The fairytale (idealism) is that Cinderella was instantly prepared to thrive in a new reality. That from one day to another, she could transform her perception and behaviors to match the circumstantial transformation happening. In real life I like to think that Cinderella, having been rightly seen, validated and supported, still needed time to adjust. And that it didn't take too long, 10,000 hours or so, perhaps.
I didn't think I cared about the Royal Wedding...
I am a bit like Prince Harry... an iconoclast. I have never been obsessed with the monarch, nor terribly impressed with their grand gestures of opulence and influence. Why should I have been? I am an American. An African American. A woman who knows her history. The history of colonialism, imperialism, neocolonialism, and the slave trade... propagated on the content of my ancestry, in large part by the generations upon generations of the royal family over there in Buckingham Palace. Like most of us, I have felt justifiably detached and instinctually unmotivated to join the bandwagon of wde-eyed dreamers looking up at the castle. The headlines were sufficient. The Netflix show, The Crown, offered a new interest. But again, I am compelled by my DNA to give no more than polite acknowledgment of the main events and keep it moving.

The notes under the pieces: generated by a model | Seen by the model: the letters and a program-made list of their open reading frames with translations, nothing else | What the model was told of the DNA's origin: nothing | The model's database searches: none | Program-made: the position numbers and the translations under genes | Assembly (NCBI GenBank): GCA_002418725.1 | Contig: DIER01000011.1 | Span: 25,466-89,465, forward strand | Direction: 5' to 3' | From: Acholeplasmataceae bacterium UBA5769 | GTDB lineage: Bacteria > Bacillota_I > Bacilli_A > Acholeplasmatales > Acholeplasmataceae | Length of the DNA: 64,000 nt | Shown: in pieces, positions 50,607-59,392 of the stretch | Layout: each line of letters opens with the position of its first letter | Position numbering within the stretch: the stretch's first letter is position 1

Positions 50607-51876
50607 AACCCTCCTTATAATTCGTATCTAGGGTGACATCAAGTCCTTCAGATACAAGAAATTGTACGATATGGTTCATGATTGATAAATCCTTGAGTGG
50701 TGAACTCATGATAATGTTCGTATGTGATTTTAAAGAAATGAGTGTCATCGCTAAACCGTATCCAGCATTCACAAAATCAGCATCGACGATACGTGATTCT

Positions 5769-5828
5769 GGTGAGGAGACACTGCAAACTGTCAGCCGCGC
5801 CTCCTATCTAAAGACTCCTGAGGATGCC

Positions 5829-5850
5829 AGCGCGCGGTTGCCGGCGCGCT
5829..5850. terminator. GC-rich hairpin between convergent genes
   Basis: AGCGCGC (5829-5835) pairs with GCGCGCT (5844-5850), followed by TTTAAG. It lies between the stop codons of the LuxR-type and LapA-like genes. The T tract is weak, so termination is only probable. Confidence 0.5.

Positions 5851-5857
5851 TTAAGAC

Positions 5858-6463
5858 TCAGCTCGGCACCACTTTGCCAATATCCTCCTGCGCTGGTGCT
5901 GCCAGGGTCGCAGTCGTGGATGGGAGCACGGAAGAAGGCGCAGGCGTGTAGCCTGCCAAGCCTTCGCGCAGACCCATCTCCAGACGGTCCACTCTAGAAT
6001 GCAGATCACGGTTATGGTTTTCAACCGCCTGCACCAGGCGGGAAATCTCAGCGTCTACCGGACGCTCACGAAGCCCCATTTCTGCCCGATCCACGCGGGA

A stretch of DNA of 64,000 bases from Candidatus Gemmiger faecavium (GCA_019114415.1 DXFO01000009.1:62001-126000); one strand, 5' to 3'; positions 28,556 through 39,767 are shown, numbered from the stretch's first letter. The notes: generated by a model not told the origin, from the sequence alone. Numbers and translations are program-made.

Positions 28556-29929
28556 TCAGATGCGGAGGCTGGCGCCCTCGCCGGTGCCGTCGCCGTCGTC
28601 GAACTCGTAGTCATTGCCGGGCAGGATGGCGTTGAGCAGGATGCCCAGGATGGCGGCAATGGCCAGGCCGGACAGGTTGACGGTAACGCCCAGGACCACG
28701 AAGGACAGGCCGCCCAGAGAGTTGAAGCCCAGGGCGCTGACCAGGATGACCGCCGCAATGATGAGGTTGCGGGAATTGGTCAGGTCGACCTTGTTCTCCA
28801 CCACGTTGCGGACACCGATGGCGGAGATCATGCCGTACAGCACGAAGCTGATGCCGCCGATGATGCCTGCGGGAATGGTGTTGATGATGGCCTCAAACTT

When the news of Prince Harry dating the bi-racial American actress Meghan Markle began rolling in, however, my polite acknowledgment was accompanied by a raise of the eyebrows and one of those cocked head nods. Oh okay, Prince Harry. I see you. He suddenly seemed to be the realization and expansion of Princess Diana's global, humanistic perspective. He was breaking tradition in a bold and modern way, simply by courting Meghan. He defended her and his choice to be with her against the inevitable bigotry and vitriol that lines the underbelly of the west. I was becoming a fan.